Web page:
Tumbling down temples and floating villages
Trip Start Mar 01, 2009
23Trip End Dec 21, 2009
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I am writing this blog from the ‘comforts’ of a Cambodian bus as we cross the Mekong river on a boat in South Cambodia in an effort to reach the Vietnam border so once again somehow I have managed to fall behind with my blogs - this time thankfully just by a week! Cambodia had been a funny one - people are so desprate for money - there are so many causes that need help and yet after a pretty tiring week here it’s hard not to get the slightest bit irritated with it all. Especially when you’ve experienced being conned more than once! My faith in humanity hung in the balance a few evenings ago when a desperate westerner approached me with a sob story about being robbed on the bus and needing money to make calls back to Australia in order to get money wired over and to get some food as he hadn’t eaten all day. It all seemed pretty genuine and went and got Miriam to listen to the story for a second opinion
But that aside we had a wonderful first few days in Cambodia. Headed to Siam Reap in the north for our first few days in the country and found a lovely guest house - recommendation of an English guy we met on the bus from Bangkok who was returning there after spending sometime there already
We had a much needed sleep in on our first morning which was pretty much my first morning sleeping in after 7 for quite some time. It wasn’t until our second day there that we really got out and did something though. We headed to the temples of Angkor which are situated about a 20 minute tuk tuk drive from the city (bearing in mind we had managed to find the slowest tuk tuk in Cambodia) but the guy was just a sweetie - he worked for the guest house and so although we were going there anyway he found us in the night markets and brought us there and then after insisting on a hug every time we wanted to leave or return to our room we decided he deserved the job of driving us around for the next two days. Much to the other million tuk tuk drivers in Siam Reaps disgust.
The temples of Angkor were spectacular. Dare I say it - more spectacular than Machu Picchu
The fist we visited was Angkor Thom - a large walled city with contained several temples. The faces adorning the larger of the temples were haunting and in abundance all over the building. The colours of the lichen on the sandstone were beautiful and gave a very grand air to the place. The second temple we visited had far too many steps for my liking in that sort of humidity - the sort that encourages the sweat glands in the more obscure parts of the body - such as your knees to let them selves be known. And then there was the elephant platform and several cool tunnel buildings with no roofs but impressive sculptures which also provided shelter from the slowly appearing sun.
We stopped for lunch a short time after, on our way to the next temple - Ta Phrom. It then dawned on us how well behaved all the children were despite having none of the luxuries we are too well accustomed to as we grow up. Their Mum cooked for us with the help of her eldest daughter - no more than 12 years old while the younger two who much have been 4 and 2 amused them selves with a hammock and no surprises here a Cambodian equivalent of a tin whistle which the 4 year old was intent on using to wind up his big sister to the best of his ability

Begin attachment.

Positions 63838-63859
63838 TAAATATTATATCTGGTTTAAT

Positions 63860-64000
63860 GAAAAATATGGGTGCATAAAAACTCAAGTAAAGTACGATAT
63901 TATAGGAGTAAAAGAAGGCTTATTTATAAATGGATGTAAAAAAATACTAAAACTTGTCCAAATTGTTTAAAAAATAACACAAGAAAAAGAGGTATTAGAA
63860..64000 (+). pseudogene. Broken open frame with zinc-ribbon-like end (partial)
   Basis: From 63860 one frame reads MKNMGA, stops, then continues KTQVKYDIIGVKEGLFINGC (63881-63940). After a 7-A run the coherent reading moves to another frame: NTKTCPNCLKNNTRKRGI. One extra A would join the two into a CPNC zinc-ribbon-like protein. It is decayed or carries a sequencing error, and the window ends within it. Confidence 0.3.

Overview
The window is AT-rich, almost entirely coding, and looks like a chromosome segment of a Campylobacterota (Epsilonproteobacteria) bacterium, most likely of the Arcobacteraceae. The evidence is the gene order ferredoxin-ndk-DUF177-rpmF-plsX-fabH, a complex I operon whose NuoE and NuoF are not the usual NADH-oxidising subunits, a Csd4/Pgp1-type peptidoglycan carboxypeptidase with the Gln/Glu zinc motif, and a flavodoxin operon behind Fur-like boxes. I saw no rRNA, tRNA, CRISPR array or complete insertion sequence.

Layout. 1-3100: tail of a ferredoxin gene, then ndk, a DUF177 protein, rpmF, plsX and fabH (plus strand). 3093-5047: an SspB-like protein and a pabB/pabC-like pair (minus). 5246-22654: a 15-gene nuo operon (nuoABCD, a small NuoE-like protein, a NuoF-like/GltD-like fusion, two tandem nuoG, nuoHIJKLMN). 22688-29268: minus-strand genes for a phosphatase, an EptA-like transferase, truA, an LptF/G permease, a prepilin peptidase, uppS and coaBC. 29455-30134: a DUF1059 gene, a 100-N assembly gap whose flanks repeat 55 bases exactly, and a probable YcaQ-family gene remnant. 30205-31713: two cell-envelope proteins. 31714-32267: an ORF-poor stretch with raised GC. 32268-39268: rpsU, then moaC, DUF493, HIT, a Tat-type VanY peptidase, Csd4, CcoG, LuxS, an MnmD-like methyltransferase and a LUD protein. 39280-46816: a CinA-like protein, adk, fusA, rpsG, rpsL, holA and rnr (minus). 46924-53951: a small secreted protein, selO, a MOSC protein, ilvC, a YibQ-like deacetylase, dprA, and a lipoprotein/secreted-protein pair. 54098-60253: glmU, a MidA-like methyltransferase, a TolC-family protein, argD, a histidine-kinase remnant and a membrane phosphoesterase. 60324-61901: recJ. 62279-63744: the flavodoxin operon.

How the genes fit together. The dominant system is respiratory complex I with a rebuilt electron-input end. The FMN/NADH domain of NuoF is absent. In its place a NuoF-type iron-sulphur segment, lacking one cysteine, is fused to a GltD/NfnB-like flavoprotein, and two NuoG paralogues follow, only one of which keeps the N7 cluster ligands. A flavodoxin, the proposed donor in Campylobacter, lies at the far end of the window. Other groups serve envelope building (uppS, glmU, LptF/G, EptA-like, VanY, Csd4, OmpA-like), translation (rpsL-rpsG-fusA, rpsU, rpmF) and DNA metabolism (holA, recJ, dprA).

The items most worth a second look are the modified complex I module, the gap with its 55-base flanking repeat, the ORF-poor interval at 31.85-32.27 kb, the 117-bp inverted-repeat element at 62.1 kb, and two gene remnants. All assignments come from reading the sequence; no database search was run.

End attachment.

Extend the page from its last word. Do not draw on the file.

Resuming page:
Ta Phrom was incredible. It was like something out of The Jungle Book with broken walls everywhere where the trees and jungle have begun to take over and encompass the enclosure. The trees grow among the walls and ruins and although they are the main cause of the buildings to be in the state they are it wouldn’t be the same without them.
The final site we visited was the infamous Angkor Wat. It was magnificent. We arrived there at the best part of the day too as the morning had been grey and misty and not ideal for photos whereas by the time we got to Angkor Wat the sun was shining and beginning to make towards sunset while the clouds had lifted and the grey dull been replaced with much brighter, fluffy clouds to cheer the place up
The following day we headed out to the Ton Lea Sap lake - the largest freshwater lake in South East Asia. We took a boat out on it and despite for the second day running having problems with my camera batteries it was a great morning. The river was as you can imagine - filthy. What with it being muddy due to rainy season and that combined with the fact there was a floating village and so all their waste just went straight into it - I wouldn’t have wanted to fall in but that didn’t deter the local kids. In fact it probably encouraged them!
It was quite different to the floating town I had seen in Thailand a few years ago and different even to anything I had seen on Lake Titicaca in Peru. All the houses and schools and churches (there was even a floating Catholic church) were individual and so the only way to get from one place to another was to swim or take a boat
The drive back into town was just as wonderful - as it’s the middle of the rainy season here half the houses are submerged in the overflowing river - or at least the stilts of the houses are. It was amazing to see. Lots of naked children running around the place thinking the rainy season was the best thing ever and it was great to see how the abundance of water effects the communities living so close and almost at one with the river. It’s all so simple remarked Miriam - if they want a house in the river they just build it while there are countless engineers at home sitting there puzzling over how best to achieve the same thing!